Peter Guidi's Blog

Posts Tagged ‘Walmart’

Alexa, how do you spell “competition”? H y p e r -M a r k e t

In connected consumer, Convenience Store, digitization, Hypermarket, merchants, omni-channel, Platforms, retail, retailers, smart speaker, Uncategorized, workspace services on August 24, 2017 at 5:09 pm

Michael Buffer is the boxing ring announcer who coined his trademarked catchphrase, “Let’s get ready to rumble!” I could hear Buffer’s distinct announcing style as I read about Amazon’s repositioning pricing at Whole Foods and Wal-Mart which has teamed up with Google. Can you hear him today saying; “This is a special tag- team match between Amazon & Whole Foods in the red tights, fighting Wal-Mart & Google in the blue tights……. Let’s get ready to Rumble!”

What does the paring of these four behemoths’ mean to the rest of the retail market? When these two finish fighting, will there be anything left? Or are these announcements related to something else? In this blog, I’ll explain how these announcements are related to your business and what you need to compete in this new “Hypermarket”

Amazon.com, Inc. & Alphabet Inc (GOOGLE) are two of the world’s biggest tech companies. Their partnership with traditional “Brick and Mortar” (Wal-Mart and Whole Foods) combined with the introduction of smart speakers represents a new, more aggressive, type of competition. What makes these two partnerships so dangerous is that they link world-class, leading-edge technology with major product distribution channels. If Google can get Home right, Wal-Mart’s store based distribution means I put my money on the blue tights.

The Hypermarket links the consumer to their shopping in a subliminal way by simplifying the process, and the processes, between need, order, payment and delivery. The objective is to provide a seamless, consistent shopping experience…and kill your competition. The smart speaker is an early form of Artificial Intelligence (A.I) in the home. Either “Amazon Echo” or “Google Home” links consumers to the retailer in a new way, surpassing Smart Phone apps, TV’s, Tablets’ or PC’s. The scale of these partnerships are immense! As an example, 55% of U.S. adults start their online shopping trips on Amazon and they expect to ship 10 million Amazon Echo speakers in 2017. As for Wal-Mart and Google; well, they are Wal-Mart and Google! Apple will soon announce I-Home and we don’t know yet how it will be marketed. If retailers plan on keeping or growing their market share, competing in the Hypermarket will require new tools and offer new reasons for consumers to visit their store.

To compete, retailers will need to look to new aggressive strategies, innovative solutions and technology. Stephen Covey wrote about “Sharpening the Saw”. Sharpening the Saw is to preserve and enhance your greatest assets. Partnering with others, as these four industry leaders have done, adds speed and expertise. Competing in the Hypermarket will require each retailer to identify its own unique market position and focus on building similar partner and consumer relationships, both with operations and marketing.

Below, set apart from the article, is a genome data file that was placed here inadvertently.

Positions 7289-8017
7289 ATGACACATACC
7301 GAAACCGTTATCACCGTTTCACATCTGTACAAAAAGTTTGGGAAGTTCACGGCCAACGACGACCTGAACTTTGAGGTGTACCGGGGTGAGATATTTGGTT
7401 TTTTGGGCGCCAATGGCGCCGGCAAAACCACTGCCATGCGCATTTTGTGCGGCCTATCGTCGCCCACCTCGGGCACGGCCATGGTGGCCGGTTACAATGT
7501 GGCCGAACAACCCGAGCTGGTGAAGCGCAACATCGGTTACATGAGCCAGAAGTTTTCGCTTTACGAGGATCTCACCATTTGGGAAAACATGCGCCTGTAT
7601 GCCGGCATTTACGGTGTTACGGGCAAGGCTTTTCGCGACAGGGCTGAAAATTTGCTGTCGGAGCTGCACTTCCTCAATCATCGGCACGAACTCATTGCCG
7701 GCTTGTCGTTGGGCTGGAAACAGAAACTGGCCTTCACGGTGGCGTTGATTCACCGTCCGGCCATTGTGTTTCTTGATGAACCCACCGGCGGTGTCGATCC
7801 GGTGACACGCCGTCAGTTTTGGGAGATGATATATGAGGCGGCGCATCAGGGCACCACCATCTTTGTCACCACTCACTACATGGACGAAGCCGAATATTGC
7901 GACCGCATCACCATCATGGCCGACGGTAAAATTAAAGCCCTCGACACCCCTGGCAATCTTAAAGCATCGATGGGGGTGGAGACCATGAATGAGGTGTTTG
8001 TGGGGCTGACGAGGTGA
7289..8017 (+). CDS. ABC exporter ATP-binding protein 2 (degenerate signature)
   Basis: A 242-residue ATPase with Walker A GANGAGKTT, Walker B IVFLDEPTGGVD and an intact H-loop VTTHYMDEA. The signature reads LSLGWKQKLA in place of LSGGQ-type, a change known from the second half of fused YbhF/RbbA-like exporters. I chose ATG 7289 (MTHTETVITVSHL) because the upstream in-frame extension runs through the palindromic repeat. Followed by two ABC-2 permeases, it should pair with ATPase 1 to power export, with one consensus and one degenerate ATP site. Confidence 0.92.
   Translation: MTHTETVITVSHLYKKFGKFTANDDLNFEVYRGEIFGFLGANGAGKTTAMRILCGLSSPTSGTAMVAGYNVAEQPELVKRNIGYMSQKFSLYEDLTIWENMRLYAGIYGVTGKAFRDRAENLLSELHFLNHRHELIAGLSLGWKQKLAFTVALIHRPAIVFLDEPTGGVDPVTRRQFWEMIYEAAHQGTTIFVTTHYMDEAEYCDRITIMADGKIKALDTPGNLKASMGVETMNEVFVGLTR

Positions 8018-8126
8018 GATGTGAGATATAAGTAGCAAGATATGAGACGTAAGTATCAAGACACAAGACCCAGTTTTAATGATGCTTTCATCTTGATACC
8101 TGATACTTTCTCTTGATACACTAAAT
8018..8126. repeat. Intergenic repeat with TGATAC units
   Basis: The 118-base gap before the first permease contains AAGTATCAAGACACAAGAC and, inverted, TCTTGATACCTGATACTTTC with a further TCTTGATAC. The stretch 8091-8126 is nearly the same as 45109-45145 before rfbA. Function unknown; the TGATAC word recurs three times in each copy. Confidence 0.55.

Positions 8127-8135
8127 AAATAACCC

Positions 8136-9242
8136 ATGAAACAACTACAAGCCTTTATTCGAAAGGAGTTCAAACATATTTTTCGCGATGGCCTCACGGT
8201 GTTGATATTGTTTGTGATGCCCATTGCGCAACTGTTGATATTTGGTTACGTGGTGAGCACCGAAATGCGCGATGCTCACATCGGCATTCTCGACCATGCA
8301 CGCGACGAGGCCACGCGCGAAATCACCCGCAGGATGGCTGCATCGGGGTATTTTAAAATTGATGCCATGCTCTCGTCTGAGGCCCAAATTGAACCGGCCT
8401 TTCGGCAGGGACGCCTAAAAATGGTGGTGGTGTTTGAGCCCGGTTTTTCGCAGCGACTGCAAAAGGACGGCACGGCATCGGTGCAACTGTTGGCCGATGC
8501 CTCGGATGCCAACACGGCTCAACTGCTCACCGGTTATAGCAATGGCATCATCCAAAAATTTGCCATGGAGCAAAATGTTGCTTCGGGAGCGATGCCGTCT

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“Contractual conflict”; Apple Pay and MCX, the new front in the mobile payments war.

In ACH decoupled debit, alternative payment, merchants, mobile payment, payment, Platforms, Retail Payment, Uncategorized on November 3, 2014 at 8:38 am

A few years ago, while at one of the major POS annual user conferences, I had the opportunity to socialize with one of the initial members to MCX. At the time, I was with PayPal and mobile payments was more of an idea than a technology. MCX had just been announced and I was learning about the “hush hush, MCX Exclusivity” requirements. I was floored. How could that be good for either the merchant or the consumer? His answer; “They really did not care if MCX ever conducted a single transaction. If allowing Visa/MC into the mobile wallet forced lower overall fees (read cards as well) then MCX would have done its job”. When asked about how profitable CurrentC would be, Lee Scott, former CEO of Walmart said, “I don’t know that it will, and I don’t care. As long as Visa suffers”. It never seemed like much of a business plan to me.

It was all such a secret. I can’t count the number of times I heard; “The first rule of MCX is; you don’t talk about MCX”. Well, judging from the news, things appear not to have worked as planned. The veil was lifted on the MCX story when Rite Aid and CVS Health pushed aside Apple Pay and in doing so revealed a new wrinkle in the mobile payment war, contractual conflict. The notion that an exclusive MCX mobile payment solution might be a lever to force card acceptance fees down seems to have reached its apex. Are retailers willing to say no to Apple Pay? The consumer is caught in the middle.

One of the ingredients in the MCX secret sauce is the idea that retailers will adhere to an exclusive arrangement thus locking out competing payments systems in the mobile channel. As Karen Webster speculates in her 10/27 blog, MCX is likely to have told both Rite Aid and CVS “You simply can’t do it. And, the fact of the matter is that you’ve been caught two-timing with Apple Pay, and that’s clearly a violation of your contract with us.” In doing so MCX is leveraging its big stick, not its economics, product features, or consumer demand, but the strength of its legal teams and the adverse contract its members have signed. “This act by CVS and Rite Aid heralds the advent of the imminent battle in the mobile payment system,” said Anindya Ghose, a marketing and information-technology professor at New York University. Now that lines have been drawn, we will learn if MCX can drive the cost of payment down, or will its own member retailers instead chose to provide their consumers with choice. Call the lawyers.